The creature freaks out and leaves the ship before they crash. Kirk manages to pull the ship out of its suicide dive, and Enterprise escapes both the star and the alien.
And the episode ends pretty much with the same words it began with, which suggests that to Kirk, all the insanity the crew had faced—negative star mass, three hundred million year old space ship, alien intelligence that could take over his ship—was just another Tuesday.
This episode was written by veteran television writer Samuel A. Peeples. Peeples cut his teeth writing Westerns, much like Star Trek creator Gene Roddenberry. He had written the original series’ second pilot, “Where No Man Has Gone Before” (which explains the pretentious title for this episode). That’s the episode where Kirk’s friend Gary Mitchell gains god-like powers, and the two have an epic fistfight at the end. Gary Mitchell is one of the characters people are speculating Benedict Cumberbatch is playing in the new Star Trek movie.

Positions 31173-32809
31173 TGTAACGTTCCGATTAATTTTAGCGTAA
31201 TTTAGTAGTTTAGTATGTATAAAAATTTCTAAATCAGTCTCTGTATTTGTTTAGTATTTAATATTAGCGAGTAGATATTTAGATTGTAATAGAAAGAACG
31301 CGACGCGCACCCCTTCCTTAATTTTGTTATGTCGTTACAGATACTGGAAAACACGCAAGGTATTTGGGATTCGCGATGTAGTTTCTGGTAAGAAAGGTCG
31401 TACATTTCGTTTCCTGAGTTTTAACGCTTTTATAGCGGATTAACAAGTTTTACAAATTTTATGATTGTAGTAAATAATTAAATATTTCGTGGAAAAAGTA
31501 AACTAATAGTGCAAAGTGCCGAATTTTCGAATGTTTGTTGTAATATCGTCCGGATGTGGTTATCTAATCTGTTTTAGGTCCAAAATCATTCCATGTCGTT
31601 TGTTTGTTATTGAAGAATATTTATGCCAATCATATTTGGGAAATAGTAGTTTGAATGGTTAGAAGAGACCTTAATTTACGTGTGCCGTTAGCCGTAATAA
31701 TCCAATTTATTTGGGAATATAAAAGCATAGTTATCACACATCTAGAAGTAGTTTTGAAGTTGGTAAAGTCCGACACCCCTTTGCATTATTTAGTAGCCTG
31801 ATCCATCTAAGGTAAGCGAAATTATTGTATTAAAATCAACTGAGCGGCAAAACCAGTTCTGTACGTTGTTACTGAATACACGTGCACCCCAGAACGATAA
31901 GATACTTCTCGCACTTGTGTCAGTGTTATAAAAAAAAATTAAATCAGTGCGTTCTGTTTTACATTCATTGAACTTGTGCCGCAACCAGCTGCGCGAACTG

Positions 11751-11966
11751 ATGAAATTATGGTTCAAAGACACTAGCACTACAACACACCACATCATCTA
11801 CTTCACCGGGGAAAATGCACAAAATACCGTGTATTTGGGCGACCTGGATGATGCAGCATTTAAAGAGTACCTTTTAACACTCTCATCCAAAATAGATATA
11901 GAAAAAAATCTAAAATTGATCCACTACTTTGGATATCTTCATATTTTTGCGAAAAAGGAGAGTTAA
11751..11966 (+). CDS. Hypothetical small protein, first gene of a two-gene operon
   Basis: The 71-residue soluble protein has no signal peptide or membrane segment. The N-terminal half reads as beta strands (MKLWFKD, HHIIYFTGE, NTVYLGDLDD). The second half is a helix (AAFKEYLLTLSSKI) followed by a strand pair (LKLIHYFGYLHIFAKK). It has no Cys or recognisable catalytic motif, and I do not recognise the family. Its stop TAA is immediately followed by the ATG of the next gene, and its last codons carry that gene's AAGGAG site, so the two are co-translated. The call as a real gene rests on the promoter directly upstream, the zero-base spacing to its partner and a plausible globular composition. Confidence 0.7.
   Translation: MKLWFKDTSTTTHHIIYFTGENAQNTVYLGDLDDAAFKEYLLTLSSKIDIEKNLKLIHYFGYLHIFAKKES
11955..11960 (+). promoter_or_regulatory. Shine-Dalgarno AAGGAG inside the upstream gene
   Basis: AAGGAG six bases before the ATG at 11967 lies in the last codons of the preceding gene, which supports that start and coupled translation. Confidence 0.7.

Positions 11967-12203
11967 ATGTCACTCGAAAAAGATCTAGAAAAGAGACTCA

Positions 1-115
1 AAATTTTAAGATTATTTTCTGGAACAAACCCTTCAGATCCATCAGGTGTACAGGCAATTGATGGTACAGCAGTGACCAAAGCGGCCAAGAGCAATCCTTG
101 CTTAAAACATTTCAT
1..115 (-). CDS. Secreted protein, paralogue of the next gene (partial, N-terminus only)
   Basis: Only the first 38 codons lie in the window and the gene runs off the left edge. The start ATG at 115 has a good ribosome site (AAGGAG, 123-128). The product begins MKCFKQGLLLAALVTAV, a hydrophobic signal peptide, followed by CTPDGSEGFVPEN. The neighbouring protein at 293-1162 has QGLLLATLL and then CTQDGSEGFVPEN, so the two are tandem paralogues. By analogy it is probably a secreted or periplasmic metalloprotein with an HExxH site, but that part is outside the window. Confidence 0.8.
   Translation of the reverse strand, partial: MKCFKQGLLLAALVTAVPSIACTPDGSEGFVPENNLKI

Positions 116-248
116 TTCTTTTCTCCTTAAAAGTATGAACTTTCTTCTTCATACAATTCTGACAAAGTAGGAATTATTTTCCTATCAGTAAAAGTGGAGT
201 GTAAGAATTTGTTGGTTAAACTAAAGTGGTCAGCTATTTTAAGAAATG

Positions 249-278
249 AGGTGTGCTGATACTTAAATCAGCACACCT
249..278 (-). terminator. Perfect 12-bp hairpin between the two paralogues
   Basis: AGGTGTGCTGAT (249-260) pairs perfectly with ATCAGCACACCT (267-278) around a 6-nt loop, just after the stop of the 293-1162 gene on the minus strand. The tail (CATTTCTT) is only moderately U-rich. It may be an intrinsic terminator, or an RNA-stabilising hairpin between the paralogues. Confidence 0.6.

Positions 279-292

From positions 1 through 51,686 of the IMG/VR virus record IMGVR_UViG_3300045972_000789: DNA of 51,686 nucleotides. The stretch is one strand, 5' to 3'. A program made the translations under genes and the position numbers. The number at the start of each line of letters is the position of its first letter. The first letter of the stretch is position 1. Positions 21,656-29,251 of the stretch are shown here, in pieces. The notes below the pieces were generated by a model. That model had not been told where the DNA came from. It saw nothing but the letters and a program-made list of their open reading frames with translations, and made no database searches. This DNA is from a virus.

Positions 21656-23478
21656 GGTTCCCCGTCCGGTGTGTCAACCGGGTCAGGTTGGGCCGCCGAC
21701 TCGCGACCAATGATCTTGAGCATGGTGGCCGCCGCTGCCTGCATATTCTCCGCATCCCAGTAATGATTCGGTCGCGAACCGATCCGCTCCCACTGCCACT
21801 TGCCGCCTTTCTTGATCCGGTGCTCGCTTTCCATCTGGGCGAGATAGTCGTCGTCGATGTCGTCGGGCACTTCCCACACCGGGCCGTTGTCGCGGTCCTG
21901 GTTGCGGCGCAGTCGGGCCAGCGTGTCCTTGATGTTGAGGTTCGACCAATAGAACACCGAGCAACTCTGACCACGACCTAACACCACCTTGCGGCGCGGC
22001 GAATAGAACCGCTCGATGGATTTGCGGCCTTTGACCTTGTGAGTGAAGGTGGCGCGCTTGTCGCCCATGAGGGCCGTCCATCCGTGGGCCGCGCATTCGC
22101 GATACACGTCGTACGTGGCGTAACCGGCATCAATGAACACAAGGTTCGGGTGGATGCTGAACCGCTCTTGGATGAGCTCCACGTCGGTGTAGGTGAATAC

Peeples helped to shape Kirk and Spock; he wrote “Above all else, a god needs compassion!” Later, he worked on Space Academy and Jason of Star Command, both gloriously cheesy live action Saturday morning fare. He then went on to write for the animated Flash Gordon series. And…
My God. He even did work on the script for Star Trek II: The Wrath of—
This episode is awful! The production is terrible, and the plot is nothing we haven’t already seen before. Oh sure, that’s not such a bad thing, if handled correctly. When I recapped “How Sharper than a Serpent’s Tooth”, I pointed out it was actually better than the original series episode with the same plot. And I realize there are only so many ideas to go around. But this one, with the alien being trapped on a distant world, searching for a spacecraft to free itself from its prison? It could not have been handled any worse.
…On the other hand…